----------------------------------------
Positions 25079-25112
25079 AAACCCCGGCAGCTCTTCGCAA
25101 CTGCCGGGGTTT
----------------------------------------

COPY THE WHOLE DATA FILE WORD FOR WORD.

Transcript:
Positions 25079-25112
25079 AAACCCCGGCAGCTCTTCGCAA
25101 CTGCCGGGGTTT